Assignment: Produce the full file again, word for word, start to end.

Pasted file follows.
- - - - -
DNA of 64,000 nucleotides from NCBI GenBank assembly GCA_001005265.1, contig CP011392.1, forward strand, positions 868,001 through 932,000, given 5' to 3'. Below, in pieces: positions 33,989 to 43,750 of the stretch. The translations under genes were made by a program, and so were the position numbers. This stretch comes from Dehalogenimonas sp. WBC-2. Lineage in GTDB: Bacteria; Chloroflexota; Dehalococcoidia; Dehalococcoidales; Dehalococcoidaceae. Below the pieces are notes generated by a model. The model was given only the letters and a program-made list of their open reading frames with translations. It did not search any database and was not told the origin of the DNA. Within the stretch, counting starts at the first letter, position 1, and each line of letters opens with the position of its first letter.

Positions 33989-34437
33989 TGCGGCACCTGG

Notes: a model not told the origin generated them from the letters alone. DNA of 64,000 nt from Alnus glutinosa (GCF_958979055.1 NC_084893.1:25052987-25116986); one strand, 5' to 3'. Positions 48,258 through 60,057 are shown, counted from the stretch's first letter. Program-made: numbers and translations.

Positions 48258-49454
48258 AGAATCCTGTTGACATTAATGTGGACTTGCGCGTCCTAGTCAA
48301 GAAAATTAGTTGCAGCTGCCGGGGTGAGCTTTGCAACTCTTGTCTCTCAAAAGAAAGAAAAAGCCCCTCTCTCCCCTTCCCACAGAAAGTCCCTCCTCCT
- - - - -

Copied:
DNA of 64,000 nucleotides from NCBI GenBank assembly GCA_001005265.1, contig CP011392.1, forward strand, positions 868,001 through 932,000, given 5' to 3'. Below, in pieces: positions 33,989 to 43,750 of the stretch. The translations under genes were made by a program, and so were the position numbers. This stretch comes from Dehalogenimonas sp. WBC-2. Lineage in GTDB: Bacteria; Chloroflexota; Dehalococcoidia; Dehalococcoidales; Dehalococcoidaceae. Below the pieces are notes generated by a model. The model was given only the letters and a program-made list of their open reading frames with translations. It did not search any database and was not told the origin of the DNA. Within the stretch, counting starts at the first letter, position 1, and each line of letters opens with the position of its first letter.

Positions 33989-34437
33989 TGCGGCACCTGG

Notes: a model not told the origin generated them from the letters alone. DNA of 64,000 nt from Alnus glutinosa (GCF_958979055.1 NC_084893.1:25052987-25116986); one strand, 5' to 3'. Positions 48,258 through 60,057 are shown, counted from the stretch's first letter. Program-made: numbers and translations.

Positions 48258-49454
48258 AGAATCCTGTTGACATTAATGTGGACTTGCGCGTCCTAGTCAA
48301 GAAAATTAGTTGCAGCTGCCGGGGTGAGCTTTGCAACTCTTGTCTCTCAAAAGAAAGAAAAAGCCCCTCTCTCCCCTTCCCACAGAAAGTCCCTCCTCCT